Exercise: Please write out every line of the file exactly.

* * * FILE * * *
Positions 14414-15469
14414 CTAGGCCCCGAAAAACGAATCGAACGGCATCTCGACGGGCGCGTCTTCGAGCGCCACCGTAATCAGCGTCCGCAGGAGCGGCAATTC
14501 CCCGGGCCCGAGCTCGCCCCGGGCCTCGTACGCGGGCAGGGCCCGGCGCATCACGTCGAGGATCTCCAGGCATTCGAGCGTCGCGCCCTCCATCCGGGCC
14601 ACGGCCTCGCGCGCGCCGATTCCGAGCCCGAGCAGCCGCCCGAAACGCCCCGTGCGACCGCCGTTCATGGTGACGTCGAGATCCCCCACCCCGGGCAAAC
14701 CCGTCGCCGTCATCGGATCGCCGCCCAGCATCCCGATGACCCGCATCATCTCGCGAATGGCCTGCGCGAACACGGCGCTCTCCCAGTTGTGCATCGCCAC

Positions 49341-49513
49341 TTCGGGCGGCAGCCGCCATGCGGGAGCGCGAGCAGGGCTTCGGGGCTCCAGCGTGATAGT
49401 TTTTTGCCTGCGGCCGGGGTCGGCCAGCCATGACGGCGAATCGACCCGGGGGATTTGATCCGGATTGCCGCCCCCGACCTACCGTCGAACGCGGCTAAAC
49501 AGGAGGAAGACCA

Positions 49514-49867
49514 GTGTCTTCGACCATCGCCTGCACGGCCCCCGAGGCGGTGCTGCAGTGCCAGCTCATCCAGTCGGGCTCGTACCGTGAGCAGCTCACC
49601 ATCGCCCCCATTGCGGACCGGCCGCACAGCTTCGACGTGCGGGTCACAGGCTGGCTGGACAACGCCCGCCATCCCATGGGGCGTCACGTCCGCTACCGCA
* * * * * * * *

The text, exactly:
Positions 14414-15469
14414 CTAGGCCCCGAAAAACGAATCGAACGGCATCTCGACGGGCGCGTCTTCGAGCGCCACCGTAATCAGCGTCCGCAGGAGCGGCAATTC
14501 CCCGGGCCCGAGCTCGCCCCGGGCCTCGTACGCGGGCAGGGCCCGGCGCATCACGTCGAGGATCTCCAGGCATTCGAGCGTCGCGCCCTCCATCCGGGCC
14601 ACGGCCTCGCGCGCGCCGATTCCGAGCCCGAGCAGCCGCCCGAAACGCCCCGTGCGACCGCCGTTCATGGTGACGTCGAGATCCCCCACCCCGGGCAAAC
14701 CCGTCGCCGTCATCGGATCGCCGCCCAGCATCCCGATGACCCGCATCATCTCGCGAATGGCCTGCGCGAACACGGCGCTCTCCCAGTTGTGCATCGCCAC

Positions 49341-49513
49341 TTCGGGCGGCAGCCGCCATGCGGGAGCGCGAGCAGGGCTTCGGGGCTCCAGCGTGATAGT
49401 TTTTTGCCTGCGGCCGGGGTCGGCCAGCCATGACGGCGAATCGACCCGGGGGATTTGATCCGGATTGCCGCCCCCGACCTACCGTCGAACGCGGCTAAAC
49501 AGGAGGAAGACCA

Positions 49514-49867
49514 GTGTCTTCGACCATCGCCTGCACGGCCCCCGAGGCGGTGCTGCAGTGCCAGCTCATCCAGTCGGGCTCGTACCGTGAGCAGCTCACC
49601 ATCGCCCCCATTGCGGACCGGCCGCACAGCTTCGACGTGCGGGTCACAGGCTGGCTGGACAACGCCCGCCATCCCATGGGGCGTCACGTCCGCTACCGCA